So, you’ve been thinking about adding a pet to your family and want to adopt. If you are wondering how to know if you’re ready to welcome a four-legged addition, here are eight questions to ask yourself:
1. What’s my motivation?
Are you looking for unconditional love and loyal companionship? Do you want an exercise buddy or long for an enthusiastic snuggler? Then you’re on the right track. Bringing an adopted pet into your home is a wonderful way to gain a best friend, stress reliever, and workout partner, all rolled into one. Science has even determined there are proven health benefits to having a pet, such as lowering blood pressure and combating depression.
2. Is my living arrangement stable?
Change of living situation to a place where pets are not allowed is the number one reason pets are turned into shelters. Is your rental pet-friendly for the type of pet you want? Does your homeowners insurance permit it? Especially if you are considering adopting a large breed dog, make sure you’re clear on the legal ramifications. (Keep in mind, if your rental or homeowner’s insurance doesn’t cover dogs, you can obtain Liability Insurance from a few nationwide insurers.)
Bringing an adopted pet into your home is a wonderful way to gain a best friend, stress reliever, and workout partner, all rolled into one. Science has even determined there are proven health benefits to having a pet, such as lowering blood pressure and combating depression.
3. Is my place set up for a pet?
The primary responsibility of any pet guardian is to keep your pet safe. With this in mind, take a look around your house. Is it safe for curious pets? If you’re not on the ground floor, can you keep your pet safe from falls? Is your yard fenced? Is access to your pool closed off? Are toxic chemicals out of reach in your kitchen and garage (including antifreeze or other fluid spills on the garage floor)?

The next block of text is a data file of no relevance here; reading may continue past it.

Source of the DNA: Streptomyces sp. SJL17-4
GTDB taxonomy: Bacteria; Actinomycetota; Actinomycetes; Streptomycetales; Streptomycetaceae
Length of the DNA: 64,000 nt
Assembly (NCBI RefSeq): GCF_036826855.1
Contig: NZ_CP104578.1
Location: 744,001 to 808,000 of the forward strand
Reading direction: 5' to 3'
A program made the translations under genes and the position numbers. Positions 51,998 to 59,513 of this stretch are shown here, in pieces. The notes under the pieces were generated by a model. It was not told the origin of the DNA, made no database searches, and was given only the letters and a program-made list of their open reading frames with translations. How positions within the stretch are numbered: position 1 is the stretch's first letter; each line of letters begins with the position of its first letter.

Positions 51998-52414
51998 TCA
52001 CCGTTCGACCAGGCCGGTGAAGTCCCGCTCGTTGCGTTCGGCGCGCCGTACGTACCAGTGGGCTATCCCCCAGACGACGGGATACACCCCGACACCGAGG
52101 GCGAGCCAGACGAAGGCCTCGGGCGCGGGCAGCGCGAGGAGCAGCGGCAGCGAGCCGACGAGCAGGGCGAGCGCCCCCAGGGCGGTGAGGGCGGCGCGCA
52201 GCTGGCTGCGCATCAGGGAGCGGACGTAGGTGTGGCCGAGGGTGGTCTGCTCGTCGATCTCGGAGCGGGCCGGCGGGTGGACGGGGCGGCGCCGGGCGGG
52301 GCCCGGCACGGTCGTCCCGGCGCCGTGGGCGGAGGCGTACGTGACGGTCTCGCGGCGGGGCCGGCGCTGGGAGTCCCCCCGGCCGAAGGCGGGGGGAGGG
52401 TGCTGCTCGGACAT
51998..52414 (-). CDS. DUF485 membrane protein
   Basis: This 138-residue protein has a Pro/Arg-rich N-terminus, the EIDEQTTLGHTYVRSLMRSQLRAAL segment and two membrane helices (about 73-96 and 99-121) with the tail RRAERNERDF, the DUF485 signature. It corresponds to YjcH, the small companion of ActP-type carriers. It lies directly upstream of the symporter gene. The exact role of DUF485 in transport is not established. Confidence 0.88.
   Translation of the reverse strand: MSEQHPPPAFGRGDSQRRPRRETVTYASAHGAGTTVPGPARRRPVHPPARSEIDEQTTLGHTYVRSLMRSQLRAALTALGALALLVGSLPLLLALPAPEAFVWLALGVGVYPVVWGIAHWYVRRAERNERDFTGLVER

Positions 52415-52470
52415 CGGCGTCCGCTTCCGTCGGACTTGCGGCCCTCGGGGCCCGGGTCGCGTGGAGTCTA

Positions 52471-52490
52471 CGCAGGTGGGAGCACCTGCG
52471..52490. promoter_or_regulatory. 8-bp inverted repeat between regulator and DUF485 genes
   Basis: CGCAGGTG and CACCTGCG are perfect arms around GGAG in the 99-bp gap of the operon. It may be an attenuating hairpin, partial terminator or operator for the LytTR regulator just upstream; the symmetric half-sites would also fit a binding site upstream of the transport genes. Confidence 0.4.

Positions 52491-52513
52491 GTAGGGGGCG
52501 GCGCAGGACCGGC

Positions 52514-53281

4. Am I willing to make the time?
Cats and dogs need human interaction and exercise every day to stay physically and mentally healthy. Physical inactivity can lead to obesity, depression, and unwanted behaviors borne out of sheer boredom. If you are out of the house for long periods during the day, can you commit to spending quality time in the morning before you leave and in the evening when you come home? A pet door and a fenced yard are not sufficient as pets, unfortunately, will not take it upon themselves to go out and exercise. Besides, they will have missed you while you were out and will crave the attention and bonding that playtime or a walk will provide.
5. Do I have the financial bandwidth?
Having a pet as part of your family means providing beyond the basic needs of food and shelter. Your pet will need a comfy bed, durable, safe toys to play with, perhaps a crate, pet carrier or pet door, grooming products, etc. You may need to get your pet spayed or neutered – a must to avoid adding to the homeless pet problem you’re trying to alleviate by adopting. (Low and no cost Spay / Neuter clinics may be an option if you qualify.) You will also need to manage your pet’s health maintenance as you would any other dependent. Vaccinations, wellness checkups, and dental procedures are all things you will need to invest in to keep your pet healthy and happy. Additionally, unplanned vet visits may be required periodically if your pet gets sick. (You can help mitigate the cost of emergency vet visits by enrolling in pet insurance with monthly payment plans.)
6. Is my family on board?
If you live with one or more people in your household, are they ready to be a part of the daily care of a new pet? It is much easier (and more fun) to welcome a new pet into a household where the entire family enthusiastically supports the decision.
7. Are my kids old enough to respect a pet?
Nothing is cuter than kids and pets, and growing up with a pet can be incredibly rewarding for a child. In order to make the experience safe and enjoyable for everyone, your child should be old enough to understand which behaviors are no-no’s when interacting with pets (pulling ears and tails, climbing on or riding the pet, interfering with the pet’s food, etc.). If you have very young children at home, you might consider creating a space for your pet that is “off limits” to kids. This could be a room, part of a room, or a crate–any quiet place your pet knows he can go when he needs some “alone time.”
8. Do I promise to take steps necessary to ensure my pet doesn’t end up at a shelter?
Lost pets are frequently denied reunification with their families because they can’t be identified. Shelters do the best they can to find their families, but pets who can’t be matched with owners are often euthanized due to lack of resources and space. Avoid this grim fate. Always keep a collar and tag on your pet with current, readable contact info; and microchip and register your pet’s chip number in a national database.
The Michelson Found Animals Foundation’s mission of saving pets and enriching lives is made possible by the generous contributions of Dr. Gary Michelson and Alya Michelson.